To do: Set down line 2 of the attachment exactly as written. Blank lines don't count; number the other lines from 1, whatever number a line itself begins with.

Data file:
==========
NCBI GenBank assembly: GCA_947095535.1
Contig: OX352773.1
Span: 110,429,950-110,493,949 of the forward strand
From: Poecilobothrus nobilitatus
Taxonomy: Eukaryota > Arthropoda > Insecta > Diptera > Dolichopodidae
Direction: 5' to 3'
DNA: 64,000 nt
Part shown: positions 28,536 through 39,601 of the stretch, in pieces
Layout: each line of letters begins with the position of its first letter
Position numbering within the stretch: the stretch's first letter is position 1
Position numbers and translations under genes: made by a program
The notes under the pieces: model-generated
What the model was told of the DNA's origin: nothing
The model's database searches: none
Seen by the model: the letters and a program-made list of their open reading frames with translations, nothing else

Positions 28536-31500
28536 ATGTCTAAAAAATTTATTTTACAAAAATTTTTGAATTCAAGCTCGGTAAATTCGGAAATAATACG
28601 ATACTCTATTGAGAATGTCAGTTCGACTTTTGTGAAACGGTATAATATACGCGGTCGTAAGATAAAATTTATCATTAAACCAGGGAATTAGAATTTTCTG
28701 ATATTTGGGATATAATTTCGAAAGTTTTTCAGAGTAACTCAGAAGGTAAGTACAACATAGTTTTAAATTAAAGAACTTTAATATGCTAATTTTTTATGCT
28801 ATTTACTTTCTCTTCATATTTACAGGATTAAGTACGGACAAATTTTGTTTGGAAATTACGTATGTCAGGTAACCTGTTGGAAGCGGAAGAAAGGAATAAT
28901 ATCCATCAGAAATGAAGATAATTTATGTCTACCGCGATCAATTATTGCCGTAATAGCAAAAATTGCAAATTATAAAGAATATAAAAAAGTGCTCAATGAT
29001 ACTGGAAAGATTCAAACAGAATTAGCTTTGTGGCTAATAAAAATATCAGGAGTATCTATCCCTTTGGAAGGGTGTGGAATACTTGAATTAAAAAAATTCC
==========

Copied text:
Contig: OX352773.1